MECHANICSVILLE, MD — Even if you don’t have a green thumb, there was plenty to do at the plant sale.
Plant lovers enjoyed the 14th annual Summerseat Farm Plant Sale in Mechanicsville Saturday, May 7. With the sunny weather, more people than expected came to the farm’s largest fundraiser of the year, according to Sandy Wildes, sale chairman.
“We were setting up the plant sale tables in the pouring rain, and this sale happens rain or shine. Mother Nature’s going to do what she wants and we just have to push through it,” said Wilde. “We had such horrible weather in the last month, with last minute frosts. When the sun came out, everyone must have had cabin fever and had to get out and enjoy the weather. And some of them came out to the plant sale.”
Plants of all varieties were on display to be sold, said Wildes.
“We had a marvelous assortment of vibrant annuals, perennials, herbs, vegetables, shrubs, trees, grasses, planted pots and dish gardens,” said Wildes. “We also had garden supplies, hanging baskets, wood crafts, and stained glass creations. We have a barn full of hand-hewn tobacco sticks, and we bundled them up to sell seven of them for $5, but we ran out of those early. You never know what you’re going to find here.”
A majority of the plants for sale were rescued by Wildes and given a second chance.
“I have a green thumb. I enjoy plants and playing with them, and if I go to a store where they have mark-down plants I’ll go and rescue a few of them. I love making the plants thrive and come back to life, and then I’ll propagate them,” said Wildes. “I get plants from other places too, like family members and from Summerseat. We also have a whole-seller who provides plants. She provided color with the annuals, as well as some tropicals, herbs and vegetables.”
A variety of gently used jewelry was also for sale at the “Bling for Spring” tent, and people had their pick of succulents and other house plants at the “Southwestern Corner” tent, said Wildes.
“I also have a Woodland or nature cart underneath that trees featuring native plants, like May Apples, Jack in the Pulpit and things you find in the woods,” said Wildes. “Most people have never seen these kinds of plants for sale, and a lot of people really liked the May Apples. It’s a real education to get out and get to know your surroundings and just interact and see what’s around us. There’s more to life than the hustle and bustle.”
At the plant sale, event goers were able to ask for a Manor house tour, said Wildes.
“The Summerseat Farm dated back to June 1678, with the house dating back to 1884. With the mud, we decided to not have the house wide open, but if people wanted a tour they could ask,” said Wildes.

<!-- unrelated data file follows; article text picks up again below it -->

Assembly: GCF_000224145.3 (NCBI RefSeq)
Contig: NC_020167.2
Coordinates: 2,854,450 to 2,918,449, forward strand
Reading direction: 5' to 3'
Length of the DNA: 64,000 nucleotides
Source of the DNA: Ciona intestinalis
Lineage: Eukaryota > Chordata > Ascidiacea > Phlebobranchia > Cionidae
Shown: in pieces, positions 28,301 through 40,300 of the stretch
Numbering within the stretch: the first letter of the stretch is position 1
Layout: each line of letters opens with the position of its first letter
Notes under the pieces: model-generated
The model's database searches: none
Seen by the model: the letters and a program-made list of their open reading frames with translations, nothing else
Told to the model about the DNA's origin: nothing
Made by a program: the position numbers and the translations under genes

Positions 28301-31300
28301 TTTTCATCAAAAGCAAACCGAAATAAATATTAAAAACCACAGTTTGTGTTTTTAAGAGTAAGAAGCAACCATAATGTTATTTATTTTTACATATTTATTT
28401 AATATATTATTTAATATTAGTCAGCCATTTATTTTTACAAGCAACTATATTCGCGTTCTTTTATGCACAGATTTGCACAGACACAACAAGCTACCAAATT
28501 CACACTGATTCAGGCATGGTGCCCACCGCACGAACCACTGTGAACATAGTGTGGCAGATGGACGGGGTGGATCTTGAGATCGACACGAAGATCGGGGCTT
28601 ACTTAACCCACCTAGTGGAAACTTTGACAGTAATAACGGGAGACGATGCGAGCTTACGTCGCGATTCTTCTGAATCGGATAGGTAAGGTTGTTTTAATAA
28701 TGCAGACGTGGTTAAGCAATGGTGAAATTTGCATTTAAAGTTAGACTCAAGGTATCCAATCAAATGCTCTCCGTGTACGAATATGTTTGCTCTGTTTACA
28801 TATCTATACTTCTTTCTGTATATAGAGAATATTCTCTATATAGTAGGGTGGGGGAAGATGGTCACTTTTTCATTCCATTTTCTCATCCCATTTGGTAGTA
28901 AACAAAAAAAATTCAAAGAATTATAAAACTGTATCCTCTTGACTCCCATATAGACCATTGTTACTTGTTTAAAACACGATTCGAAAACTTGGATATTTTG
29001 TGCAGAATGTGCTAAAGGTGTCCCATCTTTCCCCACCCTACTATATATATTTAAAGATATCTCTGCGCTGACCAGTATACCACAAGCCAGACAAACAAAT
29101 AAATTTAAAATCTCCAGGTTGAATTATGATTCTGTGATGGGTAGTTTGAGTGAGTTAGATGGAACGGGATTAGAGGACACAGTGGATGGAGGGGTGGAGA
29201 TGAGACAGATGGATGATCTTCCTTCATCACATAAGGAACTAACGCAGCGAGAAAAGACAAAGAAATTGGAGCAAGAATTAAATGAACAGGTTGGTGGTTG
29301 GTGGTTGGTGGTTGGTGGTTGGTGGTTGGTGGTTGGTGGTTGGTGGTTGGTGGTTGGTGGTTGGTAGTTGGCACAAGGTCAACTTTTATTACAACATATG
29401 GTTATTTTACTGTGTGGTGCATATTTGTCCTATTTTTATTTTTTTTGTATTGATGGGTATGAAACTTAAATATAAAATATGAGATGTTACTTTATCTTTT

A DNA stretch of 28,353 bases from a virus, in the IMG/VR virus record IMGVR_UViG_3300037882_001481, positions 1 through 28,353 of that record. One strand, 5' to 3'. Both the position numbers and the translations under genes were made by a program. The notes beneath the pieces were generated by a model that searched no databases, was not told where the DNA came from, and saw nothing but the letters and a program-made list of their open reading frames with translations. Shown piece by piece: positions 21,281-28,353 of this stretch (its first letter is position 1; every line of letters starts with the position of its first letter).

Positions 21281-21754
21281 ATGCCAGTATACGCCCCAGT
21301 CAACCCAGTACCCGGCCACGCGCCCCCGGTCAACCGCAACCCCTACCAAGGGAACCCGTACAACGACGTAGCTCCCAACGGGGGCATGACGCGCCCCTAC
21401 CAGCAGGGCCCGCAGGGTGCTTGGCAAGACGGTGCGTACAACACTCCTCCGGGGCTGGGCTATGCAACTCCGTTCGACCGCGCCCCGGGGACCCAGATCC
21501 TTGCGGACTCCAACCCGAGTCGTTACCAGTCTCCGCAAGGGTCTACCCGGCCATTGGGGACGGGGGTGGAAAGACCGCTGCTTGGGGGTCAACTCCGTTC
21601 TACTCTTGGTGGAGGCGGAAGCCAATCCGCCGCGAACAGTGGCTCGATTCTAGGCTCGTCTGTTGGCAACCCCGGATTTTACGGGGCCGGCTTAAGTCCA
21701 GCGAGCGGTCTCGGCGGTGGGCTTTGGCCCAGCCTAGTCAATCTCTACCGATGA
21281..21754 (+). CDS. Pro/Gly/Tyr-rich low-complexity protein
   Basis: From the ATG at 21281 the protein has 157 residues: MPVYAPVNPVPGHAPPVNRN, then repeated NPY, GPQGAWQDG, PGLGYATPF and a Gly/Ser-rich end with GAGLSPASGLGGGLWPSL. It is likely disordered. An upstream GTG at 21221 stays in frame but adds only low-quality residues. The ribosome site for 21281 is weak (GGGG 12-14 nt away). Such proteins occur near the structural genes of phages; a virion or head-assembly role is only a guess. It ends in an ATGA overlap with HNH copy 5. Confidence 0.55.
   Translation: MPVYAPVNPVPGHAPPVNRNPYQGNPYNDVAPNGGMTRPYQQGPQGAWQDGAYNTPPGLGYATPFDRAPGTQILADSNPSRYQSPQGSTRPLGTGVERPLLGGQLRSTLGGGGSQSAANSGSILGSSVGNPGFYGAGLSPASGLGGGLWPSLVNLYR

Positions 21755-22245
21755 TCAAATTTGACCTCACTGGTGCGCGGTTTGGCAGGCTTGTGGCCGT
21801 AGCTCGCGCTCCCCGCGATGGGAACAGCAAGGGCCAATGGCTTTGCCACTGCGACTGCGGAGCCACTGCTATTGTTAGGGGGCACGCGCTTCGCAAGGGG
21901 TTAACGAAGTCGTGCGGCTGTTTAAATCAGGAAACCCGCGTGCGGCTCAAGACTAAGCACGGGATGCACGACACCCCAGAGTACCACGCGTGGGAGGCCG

Event goers also had the opportunity to walk the grounds and take photos at the plant sale, as well as enjoy the Petting Zoo, said Wildes.
“Anyone could go and visit the animals. we have rabbits, a cow, a tom turkey, barn cats, buffalo, horses, a donkey, all kinds. Children can hand-feed the animals with bits of bread our volunteers have in buckets,” said Wildes. “And with a small donation children can take part in activities at the Children’s Tent, like coloring and playing in a corn pool. So many children loved the corn pool. My husband and I got that idea from a Harrisburg Agriculture Center Farm Show a number of years ago.”
At the Children’s Tent, they could plant their own plants in cups of soil, and learn more about nature, said Wildes.
“We used to have the children plant seeds, but I think they want to see the instant gratification of planting and plant in the soil,” said Wildes. “It’s very important that people continue to connect with nature, there is just something about working outside with plants that is soothing. Being away from the computer or the television, and being able to occupy yourself outside is a good thing.”
It’s also important to know about the food people consume, said Wilde.
“It didn’t just suddenly appear in packaging at the grocery store, it had to come from somewhere,” said Wildes. “The trees and bushes and the plants in the woods around us didn’t just magically appear, it’s nice to know what God gave us.”
When event goers wanted to relax on the farm, they could head over to the Courtyard Café for breakfast and lunch, said Wildes.
“For lunch. we had chili, chili dogs, hot dogs and other foods. We even had grilled asparagus, seasoned with oil and herbs, but we sold out of that pretty quickly,” said Wildes. “People were catching up with their friends in the courtyard, in the little cemetery or walking around the flower beds with drinks in their hands.”
People who go to the event will stay for hours at a time enjoying the scenery at Summerseat Farm, said Wildes. “They’ll stay and make the rounds with their friends and right as they are about to purchase their plants, they see more friends and wander around and make another round. When people come here and the weather is good, you see everyone talking and hugging. They end up taking more plants home. It’s no longer just a plant sale, it’s become a place to meet up with friends and enjoy time outside.”
About Summerseat Farm:
Summerseat Farm, Inc. is an IRS designated 501(c)3 nonprofit organization, run by volunteers only. It’s dedicated to protecting and preserving the estate with its natural resources and agricultural history and historic research; educational programs; and sharing its story.
Summerseat is supported solely by fundraisers, donations, and memberships. Location of the farm is 26655 Three Notch Rd, Mechanicsville, MD, southbound Rt. 235, just before the Rt. 247 intersection.
For more information, call 301-373-6607 or 301-643-8950
Check out their website for more information about their events or to schedule a tour.
Jacqui Atkielski can be contacted via email at firstname.lastname@example.org.